"In 2018, our team was hired to aid a franchise unit experiencing subpar performance," she says. "We completed a thorough evaluation of the business to analyze and understand its unique challenges and opportunities, then implemented positive changes in business operations and process to more favorably position the business. The result was higher values for the franchisee." She says they plan to continue offering this resource to other franchisees while focusing on the strategic growth of their own business.
"This year, we aim to add two new markets, increasing our annual revenue number to $18 million," she says. "We also aim to diversify business, adding more opportunity to build revenue." We'll check back with them in another three years to see how it went.
Name: Brooke Wilson
Title: Multi-unit franchise owner, president Lead Dog Ventures
Company: Two Men and a Truck & Lead Dog Ventures
No. of units: 5 (though the nature of Two Men and a Truck "units" are different than most franchise systems)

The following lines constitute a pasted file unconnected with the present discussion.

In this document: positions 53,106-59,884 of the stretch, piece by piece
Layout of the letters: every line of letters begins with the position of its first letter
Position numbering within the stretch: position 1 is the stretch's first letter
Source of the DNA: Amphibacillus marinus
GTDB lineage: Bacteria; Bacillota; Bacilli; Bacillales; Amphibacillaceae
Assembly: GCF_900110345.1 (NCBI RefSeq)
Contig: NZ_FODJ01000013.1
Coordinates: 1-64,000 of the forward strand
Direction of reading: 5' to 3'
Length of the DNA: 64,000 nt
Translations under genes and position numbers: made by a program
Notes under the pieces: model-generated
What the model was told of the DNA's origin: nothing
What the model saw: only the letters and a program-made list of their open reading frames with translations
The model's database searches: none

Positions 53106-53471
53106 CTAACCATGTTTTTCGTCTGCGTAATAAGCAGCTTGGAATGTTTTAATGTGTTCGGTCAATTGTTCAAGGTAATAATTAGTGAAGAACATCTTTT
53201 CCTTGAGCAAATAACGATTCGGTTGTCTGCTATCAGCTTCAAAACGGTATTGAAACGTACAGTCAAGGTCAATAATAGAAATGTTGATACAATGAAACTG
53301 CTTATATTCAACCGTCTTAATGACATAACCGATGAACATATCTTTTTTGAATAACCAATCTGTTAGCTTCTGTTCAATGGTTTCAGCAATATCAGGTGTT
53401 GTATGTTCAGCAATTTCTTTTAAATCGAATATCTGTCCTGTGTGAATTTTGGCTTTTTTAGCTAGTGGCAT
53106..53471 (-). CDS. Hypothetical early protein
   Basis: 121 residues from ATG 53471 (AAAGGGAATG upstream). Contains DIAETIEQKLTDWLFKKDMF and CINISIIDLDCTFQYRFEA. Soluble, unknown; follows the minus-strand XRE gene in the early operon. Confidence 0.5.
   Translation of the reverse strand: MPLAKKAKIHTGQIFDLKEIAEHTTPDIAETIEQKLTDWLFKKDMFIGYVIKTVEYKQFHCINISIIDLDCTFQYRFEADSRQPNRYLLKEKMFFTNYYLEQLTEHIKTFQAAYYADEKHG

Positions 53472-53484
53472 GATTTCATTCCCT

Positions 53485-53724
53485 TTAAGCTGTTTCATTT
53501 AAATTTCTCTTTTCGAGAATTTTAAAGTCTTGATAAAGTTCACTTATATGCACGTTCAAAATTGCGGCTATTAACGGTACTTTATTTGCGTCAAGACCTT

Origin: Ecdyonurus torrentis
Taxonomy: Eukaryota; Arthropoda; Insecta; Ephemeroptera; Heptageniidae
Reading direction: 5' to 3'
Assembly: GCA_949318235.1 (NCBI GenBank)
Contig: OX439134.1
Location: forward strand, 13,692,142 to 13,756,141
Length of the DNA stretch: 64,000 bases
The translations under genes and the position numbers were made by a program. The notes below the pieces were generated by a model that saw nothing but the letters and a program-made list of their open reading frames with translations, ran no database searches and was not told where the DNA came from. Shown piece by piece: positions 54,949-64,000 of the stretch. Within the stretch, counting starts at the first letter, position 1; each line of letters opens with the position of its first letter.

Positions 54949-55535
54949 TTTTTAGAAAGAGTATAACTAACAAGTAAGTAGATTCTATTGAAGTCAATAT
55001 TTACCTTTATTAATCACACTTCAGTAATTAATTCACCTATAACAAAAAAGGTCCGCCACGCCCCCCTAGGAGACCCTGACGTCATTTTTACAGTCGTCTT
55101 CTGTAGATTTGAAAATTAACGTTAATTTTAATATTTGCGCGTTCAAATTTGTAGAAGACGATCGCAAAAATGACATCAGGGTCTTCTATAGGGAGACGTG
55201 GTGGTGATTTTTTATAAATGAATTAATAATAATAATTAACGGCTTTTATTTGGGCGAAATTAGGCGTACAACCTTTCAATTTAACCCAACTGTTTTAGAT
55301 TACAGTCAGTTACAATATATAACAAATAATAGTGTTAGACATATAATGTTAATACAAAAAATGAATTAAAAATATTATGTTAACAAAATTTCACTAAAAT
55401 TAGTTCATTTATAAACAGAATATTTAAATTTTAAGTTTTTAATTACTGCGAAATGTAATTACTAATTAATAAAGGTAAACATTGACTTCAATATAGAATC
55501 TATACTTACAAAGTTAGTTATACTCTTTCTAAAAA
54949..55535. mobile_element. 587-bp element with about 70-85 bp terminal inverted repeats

Family: Les Wilson, husband and business partner, 3 dogs, 1 cat
Years in franchising: 17
Years in current position: 15
I made sno-cones and milkshakes at a small family-owned roadside country stand.
My mother has been a huge influence on my business style and work ethic. While she wasn't always the greatest mother in my youth, we have grown to be best friends. I better understand the sacrifices she made as a pioneering female in a male-dominated business world.
#1 in Operations among Two Men and a Truck franchise peers; 13- time Leader in Excellence Award winner; Safety Award winner; 2010 Franchisee of the Year; 2016 Husband & Wife Multi-Unit Franchisee of the Year.
Next big goal:
Diversification. We are always looking for new business concepts to broaden our investments.
Best business decision:
To surround myself with diversity. The most successful business leaders are those who build a team of varied perspectives, experiences, culture, and education.